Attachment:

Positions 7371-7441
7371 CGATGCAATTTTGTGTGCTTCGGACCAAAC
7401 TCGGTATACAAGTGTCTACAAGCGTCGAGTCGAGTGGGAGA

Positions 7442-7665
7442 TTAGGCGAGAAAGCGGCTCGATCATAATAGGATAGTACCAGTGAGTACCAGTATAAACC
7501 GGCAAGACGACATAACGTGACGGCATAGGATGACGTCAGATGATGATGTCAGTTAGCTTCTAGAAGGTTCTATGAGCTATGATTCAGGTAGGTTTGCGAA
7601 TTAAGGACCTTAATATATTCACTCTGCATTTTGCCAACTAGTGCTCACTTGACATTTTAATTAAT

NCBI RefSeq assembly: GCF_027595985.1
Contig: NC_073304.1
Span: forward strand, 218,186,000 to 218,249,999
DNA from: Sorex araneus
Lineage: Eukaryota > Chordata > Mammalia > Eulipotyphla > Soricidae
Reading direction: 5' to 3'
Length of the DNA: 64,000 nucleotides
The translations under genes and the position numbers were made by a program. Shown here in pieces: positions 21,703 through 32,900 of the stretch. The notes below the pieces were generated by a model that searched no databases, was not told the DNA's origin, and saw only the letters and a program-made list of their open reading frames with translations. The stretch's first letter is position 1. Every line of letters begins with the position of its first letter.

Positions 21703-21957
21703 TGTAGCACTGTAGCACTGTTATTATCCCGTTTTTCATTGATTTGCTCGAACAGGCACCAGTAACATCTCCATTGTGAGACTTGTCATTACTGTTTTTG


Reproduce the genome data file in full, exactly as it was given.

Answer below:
Positions 7371-7441
7371 CGATGCAATTTTGTGTGCTTCGGACCAAAC
7401 TCGGTATACAAGTGTCTACAAGCGTCGAGTCGAGTGGGAGA

Positions 7442-7665
7442 TTAGGCGAGAAAGCGGCTCGATCATAATAGGATAGTACCAGTGAGTACCAGTATAAACC
7501 GGCAAGACGACATAACGTGACGGCATAGGATGACGTCAGATGATGATGTCAGTTAGCTTCTAGAAGGTTCTATGAGCTATGATTCAGGTAGGTTTGCGAA
7601 TTAAGGACCTTAATATATTCACTCTGCATTTTGCCAACTAGTGCTCACTTGACATTTTAATTAAT

NCBI RefSeq assembly: GCF_027595985.1
Contig: NC_073304.1
Span: forward strand, 218,186,000 to 218,249,999
DNA from: Sorex araneus
Lineage: Eukaryota > Chordata > Mammalia > Eulipotyphla > Soricidae
Reading direction: 5' to 3'
Length of the DNA: 64,000 nucleotides
The translations under genes and the position numbers were made by a program. Shown here in pieces: positions 21,703 through 32,900 of the stretch. The notes below the pieces were generated by a model that searched no databases, was not told the DNA's origin, and saw only the letters and a program-made list of their open reading frames with translations. The stretch's first letter is position 1. Every line of letters begins with the position of its first letter.

Positions 21703-21957
21703 TGTAGCACTGTAGCACTGTTATTATCCCGTTTTTCATTGATTTGCTCGAACAGGCACCAGTAACATCTCCATTGTGAGACTTGTCATTACTGTTTTTG